Five years after Deepwater Horizon spill, BP-funded study points to ecological recovery along the coast
The 2010 Deepwater Horizon oil spill left the Gulf Coast’s vast and delicate marshlands in desperate need of cleaning. But soil microbes are on the job.
Since the spill, populations of oil-degrading microbes have boomed in some of Louisiana’s most heavily oiled marsh soils. These invisible-to-the-eye janitors are breaking down the goopy brown oil faster than expected, scientists report June 19 in Environmental Science & Technology. Although some researchers are skeptical of the data, the study hints at a relatively speedy ecological recovery.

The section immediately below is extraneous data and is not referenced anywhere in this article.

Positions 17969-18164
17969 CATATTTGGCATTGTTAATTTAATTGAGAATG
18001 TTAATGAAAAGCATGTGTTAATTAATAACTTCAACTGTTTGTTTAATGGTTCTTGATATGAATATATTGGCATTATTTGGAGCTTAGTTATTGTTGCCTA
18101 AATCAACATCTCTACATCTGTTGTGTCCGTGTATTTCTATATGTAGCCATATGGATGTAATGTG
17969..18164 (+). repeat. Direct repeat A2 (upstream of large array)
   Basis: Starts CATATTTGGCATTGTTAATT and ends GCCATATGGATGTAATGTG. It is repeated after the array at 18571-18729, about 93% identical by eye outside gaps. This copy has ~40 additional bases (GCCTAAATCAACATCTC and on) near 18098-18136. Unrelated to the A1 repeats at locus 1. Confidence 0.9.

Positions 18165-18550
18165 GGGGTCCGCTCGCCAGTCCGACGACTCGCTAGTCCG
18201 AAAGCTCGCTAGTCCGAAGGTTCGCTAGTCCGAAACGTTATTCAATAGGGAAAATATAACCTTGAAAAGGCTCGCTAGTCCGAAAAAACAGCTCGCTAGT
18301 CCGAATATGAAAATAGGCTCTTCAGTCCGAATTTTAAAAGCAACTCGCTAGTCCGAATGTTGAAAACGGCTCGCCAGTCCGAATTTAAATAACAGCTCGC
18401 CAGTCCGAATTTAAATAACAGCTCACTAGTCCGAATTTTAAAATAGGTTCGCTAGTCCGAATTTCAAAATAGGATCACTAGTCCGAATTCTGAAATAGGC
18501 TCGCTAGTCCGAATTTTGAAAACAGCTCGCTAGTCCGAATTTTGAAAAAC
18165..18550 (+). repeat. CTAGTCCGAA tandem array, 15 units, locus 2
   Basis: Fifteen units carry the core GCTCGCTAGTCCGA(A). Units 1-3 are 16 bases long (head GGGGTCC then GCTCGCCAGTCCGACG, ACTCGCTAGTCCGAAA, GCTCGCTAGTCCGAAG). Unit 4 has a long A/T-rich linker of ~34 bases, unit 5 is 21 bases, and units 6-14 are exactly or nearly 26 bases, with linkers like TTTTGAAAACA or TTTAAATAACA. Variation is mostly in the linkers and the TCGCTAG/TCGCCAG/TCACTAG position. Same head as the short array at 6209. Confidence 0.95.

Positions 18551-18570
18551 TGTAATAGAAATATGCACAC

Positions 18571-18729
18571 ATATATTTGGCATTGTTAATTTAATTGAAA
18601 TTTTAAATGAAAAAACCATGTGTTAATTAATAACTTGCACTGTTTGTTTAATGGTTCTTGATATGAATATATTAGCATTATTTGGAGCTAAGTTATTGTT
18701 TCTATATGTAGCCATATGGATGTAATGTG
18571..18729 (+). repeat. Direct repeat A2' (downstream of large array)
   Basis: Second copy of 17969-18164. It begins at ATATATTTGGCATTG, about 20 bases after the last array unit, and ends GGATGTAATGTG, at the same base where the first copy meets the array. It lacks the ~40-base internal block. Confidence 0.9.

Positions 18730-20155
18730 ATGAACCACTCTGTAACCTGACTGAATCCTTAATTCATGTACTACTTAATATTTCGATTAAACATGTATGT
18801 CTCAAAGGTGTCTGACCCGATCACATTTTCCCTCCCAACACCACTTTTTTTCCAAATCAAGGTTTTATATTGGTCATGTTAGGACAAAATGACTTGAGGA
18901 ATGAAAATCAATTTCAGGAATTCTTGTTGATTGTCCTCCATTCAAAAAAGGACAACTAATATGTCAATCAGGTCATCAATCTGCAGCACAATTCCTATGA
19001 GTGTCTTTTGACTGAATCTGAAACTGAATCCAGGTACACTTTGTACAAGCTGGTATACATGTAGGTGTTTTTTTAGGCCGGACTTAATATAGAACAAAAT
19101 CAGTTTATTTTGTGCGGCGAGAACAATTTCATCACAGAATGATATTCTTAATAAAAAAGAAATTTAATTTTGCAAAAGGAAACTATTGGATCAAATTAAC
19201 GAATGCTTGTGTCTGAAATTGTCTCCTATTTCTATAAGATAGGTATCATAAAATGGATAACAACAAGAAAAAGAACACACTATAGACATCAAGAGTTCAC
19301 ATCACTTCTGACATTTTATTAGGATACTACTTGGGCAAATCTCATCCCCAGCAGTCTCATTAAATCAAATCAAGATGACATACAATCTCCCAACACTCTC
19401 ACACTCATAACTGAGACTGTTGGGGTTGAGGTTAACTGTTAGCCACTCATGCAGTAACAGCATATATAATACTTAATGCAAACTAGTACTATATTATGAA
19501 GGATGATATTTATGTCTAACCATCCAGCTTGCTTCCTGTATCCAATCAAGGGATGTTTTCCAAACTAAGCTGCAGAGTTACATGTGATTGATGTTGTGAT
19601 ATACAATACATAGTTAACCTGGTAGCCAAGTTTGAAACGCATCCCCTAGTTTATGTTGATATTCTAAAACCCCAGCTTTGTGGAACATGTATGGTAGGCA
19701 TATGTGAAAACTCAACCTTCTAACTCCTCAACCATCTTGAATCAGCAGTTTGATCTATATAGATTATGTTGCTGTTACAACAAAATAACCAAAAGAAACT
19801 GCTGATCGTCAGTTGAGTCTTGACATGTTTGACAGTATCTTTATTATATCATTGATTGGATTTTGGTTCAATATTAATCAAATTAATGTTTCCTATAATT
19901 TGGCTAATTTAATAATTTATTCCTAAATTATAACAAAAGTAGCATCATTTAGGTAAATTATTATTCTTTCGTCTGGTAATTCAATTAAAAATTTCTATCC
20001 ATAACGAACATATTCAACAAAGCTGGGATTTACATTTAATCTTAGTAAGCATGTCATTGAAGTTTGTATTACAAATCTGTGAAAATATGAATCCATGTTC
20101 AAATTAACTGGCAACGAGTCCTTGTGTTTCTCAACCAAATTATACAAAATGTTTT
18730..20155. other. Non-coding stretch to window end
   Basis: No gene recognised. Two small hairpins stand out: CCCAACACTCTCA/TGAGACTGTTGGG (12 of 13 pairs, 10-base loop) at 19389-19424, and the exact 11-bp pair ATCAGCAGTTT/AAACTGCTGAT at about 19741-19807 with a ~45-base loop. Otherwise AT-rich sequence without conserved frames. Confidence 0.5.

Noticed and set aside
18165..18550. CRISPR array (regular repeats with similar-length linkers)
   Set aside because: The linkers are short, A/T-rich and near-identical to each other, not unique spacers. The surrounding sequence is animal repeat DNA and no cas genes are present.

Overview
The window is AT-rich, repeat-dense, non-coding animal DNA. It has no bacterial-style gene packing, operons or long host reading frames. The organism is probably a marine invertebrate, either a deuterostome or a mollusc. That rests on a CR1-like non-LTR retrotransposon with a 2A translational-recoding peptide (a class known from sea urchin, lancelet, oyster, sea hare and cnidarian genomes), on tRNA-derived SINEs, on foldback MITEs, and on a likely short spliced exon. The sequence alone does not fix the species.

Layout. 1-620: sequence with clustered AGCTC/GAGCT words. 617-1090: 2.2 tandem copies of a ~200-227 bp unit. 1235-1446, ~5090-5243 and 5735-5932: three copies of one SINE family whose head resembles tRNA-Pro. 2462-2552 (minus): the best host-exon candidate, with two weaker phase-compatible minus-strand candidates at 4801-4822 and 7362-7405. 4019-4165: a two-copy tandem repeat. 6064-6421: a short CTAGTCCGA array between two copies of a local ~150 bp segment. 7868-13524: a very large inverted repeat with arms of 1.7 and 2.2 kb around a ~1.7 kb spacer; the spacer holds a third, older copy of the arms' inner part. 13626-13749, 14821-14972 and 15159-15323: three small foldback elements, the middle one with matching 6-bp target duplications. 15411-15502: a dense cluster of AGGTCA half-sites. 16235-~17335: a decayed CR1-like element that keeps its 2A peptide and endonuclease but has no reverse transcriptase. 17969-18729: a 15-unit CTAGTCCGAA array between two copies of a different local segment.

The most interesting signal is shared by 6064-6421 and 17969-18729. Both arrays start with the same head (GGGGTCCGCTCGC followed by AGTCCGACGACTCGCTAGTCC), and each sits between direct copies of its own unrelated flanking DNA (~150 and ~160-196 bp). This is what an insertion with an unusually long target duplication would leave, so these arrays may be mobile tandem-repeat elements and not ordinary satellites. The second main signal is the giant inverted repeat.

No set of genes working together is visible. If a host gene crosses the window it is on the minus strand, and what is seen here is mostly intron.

“This has been an amazing microbial response,” says microbiologist Ronald Atlas of the University of Louisville in Kentucky, lead author of the study and a consultant for BP, the company that operated the Deepwater Horizon oil rig at the time of the spill. “Over 99 percent of the oil biodegraded in many of these marshes,” he says.